Feeding the birds through winter

By Paul Hervey-Brookes

Most of us feed birds in our gardens. In the winter when other food is scarce and throughout the rest of the year as they raise their young and teach them to use bird feeders.

In the main bird tables and hanging bird feeders are the normal way to see birds feeding in the garden but there are other ways to ensure all get fed in different areas of the garden.

Suet feeders are usually square wire cages that enable birds to hold onto when feeding. Place more than one in the garden to avoid conflict between larger and small birds. Alternatively take small pieces of lard or dripping and stick onto clean nails along your fence top. Rub suet onto the bark of trees to attract woodpeckers to the garden. Always check to ensure the suet/fat has not gone rancid as this can make birds sick.

Bird feeders should be easy to fill and have no sharp edges. A platform feeder will encourage fruit eating birds who enjoy grapes, apples and pomegranates. Fruit will always need to be fresh as dried up fruit will attract vermin and feeders need to be at least twelve inches above the ground. Suspended from branches they will attract sparrows and cardinals.

Tube feeders are ideal for small birds as they have short perches and large feeding holes. Bigger birds find it difficult to use short perches and the larger feeding holes allow the birds to eat sunflower and bigger seeds. Hang these from trees or your porch.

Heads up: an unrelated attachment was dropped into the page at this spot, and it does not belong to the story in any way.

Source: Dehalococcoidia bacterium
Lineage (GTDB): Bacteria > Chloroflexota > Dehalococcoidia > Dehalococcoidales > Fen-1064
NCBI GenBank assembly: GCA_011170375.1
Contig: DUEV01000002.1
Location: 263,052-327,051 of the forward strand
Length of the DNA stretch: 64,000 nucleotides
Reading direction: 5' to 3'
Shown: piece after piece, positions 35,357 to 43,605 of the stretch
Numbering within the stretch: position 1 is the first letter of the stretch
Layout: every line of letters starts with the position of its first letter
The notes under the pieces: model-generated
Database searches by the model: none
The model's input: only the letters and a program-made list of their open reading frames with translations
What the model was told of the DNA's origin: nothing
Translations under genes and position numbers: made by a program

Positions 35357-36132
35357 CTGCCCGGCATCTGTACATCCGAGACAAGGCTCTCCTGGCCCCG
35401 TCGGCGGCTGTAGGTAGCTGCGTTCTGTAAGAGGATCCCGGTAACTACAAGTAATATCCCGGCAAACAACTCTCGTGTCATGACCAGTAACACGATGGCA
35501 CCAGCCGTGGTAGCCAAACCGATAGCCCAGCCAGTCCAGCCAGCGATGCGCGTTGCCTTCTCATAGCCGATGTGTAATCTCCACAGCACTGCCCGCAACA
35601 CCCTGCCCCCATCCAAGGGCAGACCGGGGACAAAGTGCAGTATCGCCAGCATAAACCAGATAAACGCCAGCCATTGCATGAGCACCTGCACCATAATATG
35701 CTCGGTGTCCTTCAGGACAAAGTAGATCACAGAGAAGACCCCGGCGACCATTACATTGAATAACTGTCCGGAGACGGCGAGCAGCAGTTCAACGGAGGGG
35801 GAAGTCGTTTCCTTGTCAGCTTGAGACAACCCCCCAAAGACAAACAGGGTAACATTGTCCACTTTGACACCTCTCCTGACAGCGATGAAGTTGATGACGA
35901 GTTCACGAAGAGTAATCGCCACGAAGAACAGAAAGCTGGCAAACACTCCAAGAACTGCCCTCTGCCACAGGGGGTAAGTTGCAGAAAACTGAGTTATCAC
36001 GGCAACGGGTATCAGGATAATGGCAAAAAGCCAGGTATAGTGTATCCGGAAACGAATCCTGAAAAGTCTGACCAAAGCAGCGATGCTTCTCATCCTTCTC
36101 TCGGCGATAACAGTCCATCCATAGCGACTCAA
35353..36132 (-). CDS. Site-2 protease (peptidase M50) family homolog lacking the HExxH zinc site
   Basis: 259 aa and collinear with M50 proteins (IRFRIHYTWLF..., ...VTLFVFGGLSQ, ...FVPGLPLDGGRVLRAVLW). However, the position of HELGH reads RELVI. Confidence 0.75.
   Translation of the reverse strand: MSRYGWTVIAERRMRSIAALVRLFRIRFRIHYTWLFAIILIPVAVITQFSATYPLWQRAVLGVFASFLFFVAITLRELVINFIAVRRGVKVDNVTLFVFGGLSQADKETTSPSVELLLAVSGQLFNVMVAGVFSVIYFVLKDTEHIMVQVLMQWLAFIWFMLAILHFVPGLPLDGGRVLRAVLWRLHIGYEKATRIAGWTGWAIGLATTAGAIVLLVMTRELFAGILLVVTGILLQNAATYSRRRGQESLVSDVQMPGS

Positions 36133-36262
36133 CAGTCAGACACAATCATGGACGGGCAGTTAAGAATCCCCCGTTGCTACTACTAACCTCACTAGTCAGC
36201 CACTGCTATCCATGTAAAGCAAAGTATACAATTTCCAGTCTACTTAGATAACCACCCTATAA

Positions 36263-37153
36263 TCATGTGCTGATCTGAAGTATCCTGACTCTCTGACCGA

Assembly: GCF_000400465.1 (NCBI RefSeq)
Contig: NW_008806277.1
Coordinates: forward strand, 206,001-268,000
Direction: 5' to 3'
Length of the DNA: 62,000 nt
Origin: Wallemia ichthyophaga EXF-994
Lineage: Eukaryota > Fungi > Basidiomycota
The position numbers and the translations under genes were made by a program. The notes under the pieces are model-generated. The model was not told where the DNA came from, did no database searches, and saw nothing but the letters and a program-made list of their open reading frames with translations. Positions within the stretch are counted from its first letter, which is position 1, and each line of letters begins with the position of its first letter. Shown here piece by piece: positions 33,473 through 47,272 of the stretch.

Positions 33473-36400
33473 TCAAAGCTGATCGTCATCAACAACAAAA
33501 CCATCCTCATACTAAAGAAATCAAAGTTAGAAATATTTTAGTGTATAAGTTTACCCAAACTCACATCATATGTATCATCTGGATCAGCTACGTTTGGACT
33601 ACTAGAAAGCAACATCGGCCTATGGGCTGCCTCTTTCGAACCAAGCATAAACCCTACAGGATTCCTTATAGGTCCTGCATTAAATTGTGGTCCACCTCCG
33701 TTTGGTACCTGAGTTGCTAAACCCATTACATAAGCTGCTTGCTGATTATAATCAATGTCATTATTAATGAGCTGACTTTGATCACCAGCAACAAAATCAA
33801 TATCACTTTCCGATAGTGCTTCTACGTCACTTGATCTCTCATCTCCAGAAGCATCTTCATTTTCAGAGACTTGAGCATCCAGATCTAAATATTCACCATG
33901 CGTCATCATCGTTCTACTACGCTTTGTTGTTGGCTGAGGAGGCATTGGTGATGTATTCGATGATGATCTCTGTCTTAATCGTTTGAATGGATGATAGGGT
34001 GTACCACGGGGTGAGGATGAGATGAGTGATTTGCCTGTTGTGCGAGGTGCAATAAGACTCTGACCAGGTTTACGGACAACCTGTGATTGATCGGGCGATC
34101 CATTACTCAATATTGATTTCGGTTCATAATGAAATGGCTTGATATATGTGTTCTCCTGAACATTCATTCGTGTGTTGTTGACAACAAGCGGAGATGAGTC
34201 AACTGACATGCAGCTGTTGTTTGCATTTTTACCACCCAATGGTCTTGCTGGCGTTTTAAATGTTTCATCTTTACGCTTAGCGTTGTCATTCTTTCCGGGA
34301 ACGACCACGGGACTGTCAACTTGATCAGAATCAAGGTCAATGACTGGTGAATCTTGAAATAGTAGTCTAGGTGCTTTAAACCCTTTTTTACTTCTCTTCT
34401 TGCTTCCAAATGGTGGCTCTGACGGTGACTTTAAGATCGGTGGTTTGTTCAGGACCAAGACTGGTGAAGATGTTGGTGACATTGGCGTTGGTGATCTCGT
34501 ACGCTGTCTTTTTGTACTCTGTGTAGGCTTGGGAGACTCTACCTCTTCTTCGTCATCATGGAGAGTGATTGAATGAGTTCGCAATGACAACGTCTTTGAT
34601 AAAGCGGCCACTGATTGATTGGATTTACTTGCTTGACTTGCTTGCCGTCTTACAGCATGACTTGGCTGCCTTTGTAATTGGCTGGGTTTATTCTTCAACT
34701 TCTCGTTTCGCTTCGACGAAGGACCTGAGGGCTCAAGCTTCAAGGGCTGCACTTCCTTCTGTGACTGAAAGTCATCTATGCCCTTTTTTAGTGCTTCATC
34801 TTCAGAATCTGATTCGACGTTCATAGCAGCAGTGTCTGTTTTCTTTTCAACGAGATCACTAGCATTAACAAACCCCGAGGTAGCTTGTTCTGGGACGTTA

Paul Hervey-Brookes

Get the family involved by making your own feeders - pinecones are ideal. Collect pinecones that have fallen from trees near to you or go for a nature walk to collect them. If they are closed up keep them indoors for a few days until they open or bake them in an oven at 300 degrees. To cover the cones you will need peanut butter and birdseed.

Attach a pipe cleaner to the tip of each cone and then start spreading the peanut butter all over the cone and fill up all the cracks and crevices as you go. Spread the birdseed on a plate and roll the cone back and forth until fully covered. Press the seeds into all tiny crevices and when complete take outside and hang up. Make sure it is out of reach of cats and then let your family watch as the birds enjoy!

Meet the author

Paul Hervey-Brookes

Paul had his own highly successful landscape design business, and has also designed a range of gardening gifts for Marks & Spencers.

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